Falling Whistles For Peace In Congo

Via on Feb 10, 2010

fallingwhistlesPhoto courtesy Falling Whistles

The Democratic Republic of Congo is home to the world’s largest and most deadly war. During the past 10 years, roughly 6 million people have died, and nearly 1,500 people continue to lose their lives daily. Some of those lives are young boys, too small to carry guns. These boys carry whistles and are on the front lines of this bloody war.

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Falling Whistles is a campaign for Peace in Congo. The group works to rehabilitate and advocate the children living within our worlds’s largest war.

From Falling Whistles:

Originally just a journal written about boys sent to the frontlines of war armed with only a whistle, readers forwarded it with the same kind of urgency in which it was written and demanded to know –
what can we do?

The Falling Whistles campaign launched with a simple response – make their weapon your voice and be a whistleblower for peace in Congo. Read the story and buy the whistle. Proceeds go to rehabilitate and advocate for war-affected children. Share their story and speak up for them.

Together, we’ll become the voice of a growing coalition for peace in the Democratic Republic of Congo.

Last night, I went to an event to support Falling Whistles at the Lizard Lounge here in Portland. The response from our community was strong and passionate, and it got me thinking… I wholeheartedly believe in international mindfulness and I am humbled by the amazing people who make it their life’s work to take action on the global scale. But it was a good reminder to think about the importance of causes, about the time, energy and passion that goes into each and every one — even those closer to home.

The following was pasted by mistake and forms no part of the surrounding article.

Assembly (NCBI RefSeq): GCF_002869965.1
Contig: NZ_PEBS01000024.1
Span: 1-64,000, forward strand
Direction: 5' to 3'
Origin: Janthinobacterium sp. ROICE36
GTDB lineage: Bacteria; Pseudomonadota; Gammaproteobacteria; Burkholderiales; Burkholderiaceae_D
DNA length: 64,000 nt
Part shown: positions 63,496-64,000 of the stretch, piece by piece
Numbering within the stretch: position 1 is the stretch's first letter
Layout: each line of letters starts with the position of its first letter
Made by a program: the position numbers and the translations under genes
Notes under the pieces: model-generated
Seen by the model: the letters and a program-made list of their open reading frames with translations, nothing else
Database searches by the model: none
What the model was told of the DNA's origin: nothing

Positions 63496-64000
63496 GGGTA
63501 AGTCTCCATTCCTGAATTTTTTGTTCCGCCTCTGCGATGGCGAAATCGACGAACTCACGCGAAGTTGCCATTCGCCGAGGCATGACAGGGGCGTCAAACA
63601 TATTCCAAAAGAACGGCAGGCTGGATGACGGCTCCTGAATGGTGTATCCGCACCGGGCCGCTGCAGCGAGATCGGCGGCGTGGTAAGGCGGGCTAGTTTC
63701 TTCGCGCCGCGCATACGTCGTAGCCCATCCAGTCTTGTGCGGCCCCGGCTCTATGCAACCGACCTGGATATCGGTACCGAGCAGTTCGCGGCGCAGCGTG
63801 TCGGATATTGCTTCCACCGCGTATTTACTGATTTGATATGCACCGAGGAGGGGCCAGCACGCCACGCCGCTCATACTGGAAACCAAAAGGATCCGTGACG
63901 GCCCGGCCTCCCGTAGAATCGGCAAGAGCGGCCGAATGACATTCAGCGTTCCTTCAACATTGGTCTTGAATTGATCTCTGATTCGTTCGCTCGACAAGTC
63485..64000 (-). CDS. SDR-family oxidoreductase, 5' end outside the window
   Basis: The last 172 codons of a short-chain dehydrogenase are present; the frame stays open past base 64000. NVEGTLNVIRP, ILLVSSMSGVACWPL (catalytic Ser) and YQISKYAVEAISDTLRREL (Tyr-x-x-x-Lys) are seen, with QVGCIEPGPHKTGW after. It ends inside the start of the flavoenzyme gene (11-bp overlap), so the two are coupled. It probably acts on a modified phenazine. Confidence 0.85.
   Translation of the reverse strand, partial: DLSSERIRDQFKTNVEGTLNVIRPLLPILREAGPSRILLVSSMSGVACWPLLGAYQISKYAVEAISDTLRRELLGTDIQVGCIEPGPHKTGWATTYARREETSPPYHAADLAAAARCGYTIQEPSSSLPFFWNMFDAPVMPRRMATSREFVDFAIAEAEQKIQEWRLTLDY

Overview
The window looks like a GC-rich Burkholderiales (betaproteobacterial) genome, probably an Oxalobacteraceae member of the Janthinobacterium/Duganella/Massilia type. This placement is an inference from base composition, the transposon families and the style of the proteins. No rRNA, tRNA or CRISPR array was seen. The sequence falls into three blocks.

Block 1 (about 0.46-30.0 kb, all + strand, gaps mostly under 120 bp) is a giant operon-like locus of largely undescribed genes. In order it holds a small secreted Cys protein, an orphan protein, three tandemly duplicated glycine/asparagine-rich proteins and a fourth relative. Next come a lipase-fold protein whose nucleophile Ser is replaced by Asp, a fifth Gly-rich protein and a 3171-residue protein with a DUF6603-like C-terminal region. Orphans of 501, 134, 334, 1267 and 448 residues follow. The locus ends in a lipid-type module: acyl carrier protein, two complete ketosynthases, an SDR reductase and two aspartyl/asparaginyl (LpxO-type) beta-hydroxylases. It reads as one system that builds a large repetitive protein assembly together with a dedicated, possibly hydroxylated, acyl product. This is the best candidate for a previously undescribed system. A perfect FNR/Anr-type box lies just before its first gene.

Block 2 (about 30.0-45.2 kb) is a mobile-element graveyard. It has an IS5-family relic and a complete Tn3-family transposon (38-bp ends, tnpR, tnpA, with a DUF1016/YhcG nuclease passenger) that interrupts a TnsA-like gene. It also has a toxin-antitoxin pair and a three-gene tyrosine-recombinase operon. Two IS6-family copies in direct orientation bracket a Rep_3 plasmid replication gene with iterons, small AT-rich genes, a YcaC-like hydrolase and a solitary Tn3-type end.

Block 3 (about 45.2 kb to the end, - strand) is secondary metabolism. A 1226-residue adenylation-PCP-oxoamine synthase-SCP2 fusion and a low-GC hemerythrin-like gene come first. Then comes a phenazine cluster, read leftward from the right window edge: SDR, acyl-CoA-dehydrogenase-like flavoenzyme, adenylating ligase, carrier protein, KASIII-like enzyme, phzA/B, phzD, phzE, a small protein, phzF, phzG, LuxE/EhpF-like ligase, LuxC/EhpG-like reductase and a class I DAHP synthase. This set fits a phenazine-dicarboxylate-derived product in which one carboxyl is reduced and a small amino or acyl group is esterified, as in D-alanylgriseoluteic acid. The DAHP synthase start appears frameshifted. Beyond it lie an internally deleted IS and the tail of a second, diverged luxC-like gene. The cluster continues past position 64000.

About Emily Nuchols

An eco warrior obsessed with traveling and promoting conservation, Emily is the co-founder of Under Solen Media and the team's go-to girl for everything non-profit and environment related. Armed with a B.A in Environmental Journalism from Western Washington University, she has spent the last few years on the frontlines of conservation efforts, working to save Pacific Northwest wild salmon and restore flee-flowing rivers. When she’s not talking or writing about the environment, she’s out exploring it, and is known to seek out places where she can get in a good morning yoga session or trail run.

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5 Responses to “Falling Whistles For Peace In Congo”

  1. Thanks for this important message Emily. I'm buying a Whistle for Peace today!

  2. Gil says:

    I am an old friend of Brett, one of the founders of FW, i know how much it means to him for you to pass this message on. thank you!

  3. Nancy Ward says:

    Hi,
    We had dinner with you at Riverbend recently. I teach art and graphic design at CBU. I am assigning environmental installations all around the Cal Baptist campus in Riverside, CA. designed around falling whistles – what it is and your solution. We will keep you posted on the results.

    Be encouraged,
    Nancy Ward

  4. זיקלר says:

    Thanks a lot for the helpful posting. It is also my belief that mesothelioma has an particularly long latency time period, which means that symptoms of the disease might not emerge until eventually 30 to 50 years after the preliminary exposure to asbestos. Pleural mesothelioma, which is the most common form and is affecting the area round the lungs, will cause shortness of breath, chest muscles pains, and also a persistent coughing, which may cause coughing up maintain.

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